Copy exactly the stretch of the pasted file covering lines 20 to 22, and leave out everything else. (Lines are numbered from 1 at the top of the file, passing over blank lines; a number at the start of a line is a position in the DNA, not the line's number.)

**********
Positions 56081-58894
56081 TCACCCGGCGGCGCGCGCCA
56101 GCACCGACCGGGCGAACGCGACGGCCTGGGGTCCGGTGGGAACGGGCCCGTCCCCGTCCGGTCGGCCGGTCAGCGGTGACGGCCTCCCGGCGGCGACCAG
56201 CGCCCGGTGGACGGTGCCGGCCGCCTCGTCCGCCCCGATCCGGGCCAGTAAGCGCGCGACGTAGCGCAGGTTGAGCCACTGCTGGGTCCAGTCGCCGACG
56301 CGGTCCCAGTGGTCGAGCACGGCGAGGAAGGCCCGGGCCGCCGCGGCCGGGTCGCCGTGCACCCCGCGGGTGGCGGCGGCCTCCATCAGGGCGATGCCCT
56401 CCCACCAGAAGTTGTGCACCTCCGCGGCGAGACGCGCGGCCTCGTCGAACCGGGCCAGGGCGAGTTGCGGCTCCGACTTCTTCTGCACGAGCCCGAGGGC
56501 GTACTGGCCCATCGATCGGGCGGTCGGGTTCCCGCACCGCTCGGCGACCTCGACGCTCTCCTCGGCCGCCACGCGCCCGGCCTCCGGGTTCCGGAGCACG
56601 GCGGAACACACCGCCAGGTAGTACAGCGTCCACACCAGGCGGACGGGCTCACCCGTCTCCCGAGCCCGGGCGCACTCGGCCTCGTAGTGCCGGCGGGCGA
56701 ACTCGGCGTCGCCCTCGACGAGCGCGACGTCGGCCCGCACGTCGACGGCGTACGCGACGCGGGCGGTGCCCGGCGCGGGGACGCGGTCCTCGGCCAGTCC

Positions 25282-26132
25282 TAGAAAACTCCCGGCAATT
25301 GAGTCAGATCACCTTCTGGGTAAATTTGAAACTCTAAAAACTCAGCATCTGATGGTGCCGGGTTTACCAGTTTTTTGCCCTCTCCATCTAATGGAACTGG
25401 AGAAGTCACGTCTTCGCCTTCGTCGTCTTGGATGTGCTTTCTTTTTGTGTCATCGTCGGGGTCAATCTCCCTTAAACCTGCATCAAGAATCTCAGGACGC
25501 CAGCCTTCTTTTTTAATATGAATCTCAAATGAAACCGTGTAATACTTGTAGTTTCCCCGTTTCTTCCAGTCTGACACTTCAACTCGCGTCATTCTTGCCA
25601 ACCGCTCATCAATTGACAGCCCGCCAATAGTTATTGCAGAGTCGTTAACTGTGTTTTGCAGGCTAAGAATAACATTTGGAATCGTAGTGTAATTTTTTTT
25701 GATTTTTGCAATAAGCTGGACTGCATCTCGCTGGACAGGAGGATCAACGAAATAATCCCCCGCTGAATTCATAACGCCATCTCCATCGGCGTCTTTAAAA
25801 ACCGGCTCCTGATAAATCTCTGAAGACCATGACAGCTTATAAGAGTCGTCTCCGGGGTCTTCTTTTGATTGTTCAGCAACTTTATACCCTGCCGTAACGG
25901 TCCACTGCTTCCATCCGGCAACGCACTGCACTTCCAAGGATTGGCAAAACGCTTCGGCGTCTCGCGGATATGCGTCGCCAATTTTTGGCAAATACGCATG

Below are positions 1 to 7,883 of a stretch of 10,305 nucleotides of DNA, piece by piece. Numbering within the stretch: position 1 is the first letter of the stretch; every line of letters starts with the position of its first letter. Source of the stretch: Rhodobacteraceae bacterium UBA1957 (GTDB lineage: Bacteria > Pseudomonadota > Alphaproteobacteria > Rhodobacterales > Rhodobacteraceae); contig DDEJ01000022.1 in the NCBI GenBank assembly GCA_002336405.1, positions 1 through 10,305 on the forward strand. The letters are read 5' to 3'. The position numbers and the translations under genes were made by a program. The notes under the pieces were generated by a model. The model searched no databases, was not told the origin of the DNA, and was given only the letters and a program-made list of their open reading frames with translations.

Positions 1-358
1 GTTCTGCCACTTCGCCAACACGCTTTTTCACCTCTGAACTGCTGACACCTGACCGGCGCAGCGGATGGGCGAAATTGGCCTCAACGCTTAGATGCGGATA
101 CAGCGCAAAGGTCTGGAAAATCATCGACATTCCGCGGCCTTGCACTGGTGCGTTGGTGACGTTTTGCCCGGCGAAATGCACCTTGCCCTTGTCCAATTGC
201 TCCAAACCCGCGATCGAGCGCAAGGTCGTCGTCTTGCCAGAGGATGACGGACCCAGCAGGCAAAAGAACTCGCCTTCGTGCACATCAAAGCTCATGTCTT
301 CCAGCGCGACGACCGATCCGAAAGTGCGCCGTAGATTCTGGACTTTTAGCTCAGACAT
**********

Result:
Positions 1-358
1 GTTCTGCCACTTCGCCAACACGCTTTTTCACCTCTGAACTGCTGACACCTGACCGGCGCAGCGGATGGGCGAAATTGGCCTCAACGCTTAGATGCGGATA
101 CAGCGCAAAGGTCTGGAAAATCATCGACATTCCGCGGCCTTGCACTGGTGCGTTGGTGACGTTTTGCCCGGCGAAATGCACCTTGCCCTTGTCCAATTGC